The company also said investment in supply chain efficiency negatively impacted its results.
For the third quarter in 2011 net sales were up on the previous year 5% to $3.3bn. However operating profit slid 14% to $464 million.
The company said in a statement: “The decline is partially the result of the acceleration of costs related to supply-chain initiatives which increased cost of goods sold. Approximately 8 points of the decline is due to increased supply-chain costs and 12 points is due to the reinstatement of incentive compensation costs.”
“Without these factors, operating profit would have increased from the level posted in the third quarter of 2010,” it said.
Geographically, Europe was the worst performer for Kellogg with a 2% decline in internal net sales and a significant 17% plummet in operating profit, which took the figure from $102m in Q3 last year to $84m this year.
Company CEO John Bryant complained of a “difficult operating environment in the United Kingdom” where “a tough economy combined with a highly competitive retail landscape” affected performance.
“We underestimated how much work was required to gain momentum in the UK and have increased the level of investment in our supply chain,” he said.
UK Cereal performance was down 3% for the quarter and Kellogg plans to introduce a new brand, Mini-Macs, similar to Mini-Wheats in the US, to boost the sector.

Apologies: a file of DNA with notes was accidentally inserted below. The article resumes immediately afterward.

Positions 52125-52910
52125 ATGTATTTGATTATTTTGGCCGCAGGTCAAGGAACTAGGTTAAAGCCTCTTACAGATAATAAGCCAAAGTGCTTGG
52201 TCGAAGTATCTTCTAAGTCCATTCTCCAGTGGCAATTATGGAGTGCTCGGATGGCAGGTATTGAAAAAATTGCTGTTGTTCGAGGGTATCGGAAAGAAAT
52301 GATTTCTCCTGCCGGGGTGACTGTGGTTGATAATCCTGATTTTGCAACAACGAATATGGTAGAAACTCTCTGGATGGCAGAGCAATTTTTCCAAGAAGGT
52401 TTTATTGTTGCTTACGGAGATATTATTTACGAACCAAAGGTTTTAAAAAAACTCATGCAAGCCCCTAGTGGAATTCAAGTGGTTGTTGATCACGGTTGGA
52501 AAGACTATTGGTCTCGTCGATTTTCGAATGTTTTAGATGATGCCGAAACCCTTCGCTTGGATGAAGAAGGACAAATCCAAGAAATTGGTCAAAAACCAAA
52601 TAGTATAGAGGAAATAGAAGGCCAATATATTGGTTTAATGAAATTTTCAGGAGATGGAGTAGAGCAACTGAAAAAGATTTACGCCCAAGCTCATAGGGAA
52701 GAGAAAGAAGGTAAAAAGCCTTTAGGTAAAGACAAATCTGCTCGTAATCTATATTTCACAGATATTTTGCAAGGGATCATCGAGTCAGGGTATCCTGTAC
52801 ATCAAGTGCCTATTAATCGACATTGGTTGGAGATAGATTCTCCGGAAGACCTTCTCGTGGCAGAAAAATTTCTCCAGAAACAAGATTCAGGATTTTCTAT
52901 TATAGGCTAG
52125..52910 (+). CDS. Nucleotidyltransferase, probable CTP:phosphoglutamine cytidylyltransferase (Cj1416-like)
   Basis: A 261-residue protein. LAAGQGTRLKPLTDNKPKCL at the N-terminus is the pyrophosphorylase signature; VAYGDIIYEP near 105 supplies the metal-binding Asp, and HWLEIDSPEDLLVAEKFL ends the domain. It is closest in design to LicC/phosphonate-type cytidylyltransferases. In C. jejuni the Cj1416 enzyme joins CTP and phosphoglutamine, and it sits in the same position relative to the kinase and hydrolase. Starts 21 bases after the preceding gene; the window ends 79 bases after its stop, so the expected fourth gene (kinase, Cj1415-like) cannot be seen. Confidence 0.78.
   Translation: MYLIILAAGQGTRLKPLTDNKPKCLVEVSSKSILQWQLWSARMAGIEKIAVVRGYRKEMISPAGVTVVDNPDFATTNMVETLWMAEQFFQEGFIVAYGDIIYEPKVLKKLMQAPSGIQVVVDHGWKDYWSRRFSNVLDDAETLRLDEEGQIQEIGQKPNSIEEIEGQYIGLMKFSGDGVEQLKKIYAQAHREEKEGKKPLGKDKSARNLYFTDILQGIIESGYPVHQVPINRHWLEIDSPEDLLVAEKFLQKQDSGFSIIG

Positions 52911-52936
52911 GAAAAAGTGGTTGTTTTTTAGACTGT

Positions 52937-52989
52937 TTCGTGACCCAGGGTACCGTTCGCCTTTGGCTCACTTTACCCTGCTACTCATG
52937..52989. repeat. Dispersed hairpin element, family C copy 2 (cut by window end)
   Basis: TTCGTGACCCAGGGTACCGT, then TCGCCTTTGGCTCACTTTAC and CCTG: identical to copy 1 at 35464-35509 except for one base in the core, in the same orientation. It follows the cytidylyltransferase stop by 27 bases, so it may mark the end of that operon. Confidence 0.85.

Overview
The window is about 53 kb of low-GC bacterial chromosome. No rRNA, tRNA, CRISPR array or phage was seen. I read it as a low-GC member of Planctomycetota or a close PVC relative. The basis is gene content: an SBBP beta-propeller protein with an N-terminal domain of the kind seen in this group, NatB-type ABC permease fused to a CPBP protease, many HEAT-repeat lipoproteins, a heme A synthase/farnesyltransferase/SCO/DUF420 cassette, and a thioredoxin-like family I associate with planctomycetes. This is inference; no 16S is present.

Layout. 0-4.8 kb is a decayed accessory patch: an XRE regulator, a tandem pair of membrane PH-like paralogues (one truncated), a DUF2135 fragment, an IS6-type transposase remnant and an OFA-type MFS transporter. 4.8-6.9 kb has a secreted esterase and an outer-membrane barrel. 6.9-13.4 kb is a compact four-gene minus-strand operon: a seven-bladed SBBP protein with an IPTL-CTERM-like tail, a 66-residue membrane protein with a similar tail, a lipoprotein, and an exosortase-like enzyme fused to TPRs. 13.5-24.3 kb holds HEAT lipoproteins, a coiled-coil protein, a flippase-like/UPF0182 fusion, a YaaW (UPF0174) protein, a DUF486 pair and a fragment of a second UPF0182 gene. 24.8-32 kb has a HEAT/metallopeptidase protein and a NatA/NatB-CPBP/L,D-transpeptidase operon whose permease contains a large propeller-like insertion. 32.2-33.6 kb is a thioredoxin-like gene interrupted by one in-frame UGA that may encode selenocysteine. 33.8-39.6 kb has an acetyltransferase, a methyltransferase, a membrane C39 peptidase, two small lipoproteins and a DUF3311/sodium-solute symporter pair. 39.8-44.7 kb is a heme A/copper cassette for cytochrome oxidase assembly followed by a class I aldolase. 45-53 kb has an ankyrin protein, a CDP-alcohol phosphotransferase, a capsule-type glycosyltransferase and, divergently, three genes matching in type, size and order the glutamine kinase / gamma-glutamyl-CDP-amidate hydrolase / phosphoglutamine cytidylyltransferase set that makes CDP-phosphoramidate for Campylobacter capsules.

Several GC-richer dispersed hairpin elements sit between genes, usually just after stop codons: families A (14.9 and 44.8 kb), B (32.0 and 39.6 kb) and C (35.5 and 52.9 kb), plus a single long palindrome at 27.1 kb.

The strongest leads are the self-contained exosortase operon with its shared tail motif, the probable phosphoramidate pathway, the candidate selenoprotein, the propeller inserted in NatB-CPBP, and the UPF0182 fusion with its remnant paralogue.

In contrast, Bryant said: “Continental Europe is a little bit of an emerging cereals market and we are seeing single digit growth there.”
For snacks, Bryant said it had been a difficult year in the UK due to aggressive new entrants to the category that had adversely impacted business.
“Snacks is an inherently innovation driven category and we have not had the necessary level of innovation,” he said.
On a more positive note for Kellogg, some nations in mainland Europe showed, such as France, Italy, and Spain, showed growth in mid-single digits. Russia also exhibited modest growth in line with Kellogg’s expectations.
According to Bryant, 2012 would be another rebuilding year as the company plans to step up investment in brand building and supply chain efficiency. It will also re-implement the resource software SAP at cost of between $20 and $30m.
Ron Dissenger, Kellogg’s chief financial officer said the outlook for 2012 would be a little rosier with a 5% internal net sales growth forecast and earnings per share climbing 2 to 4%.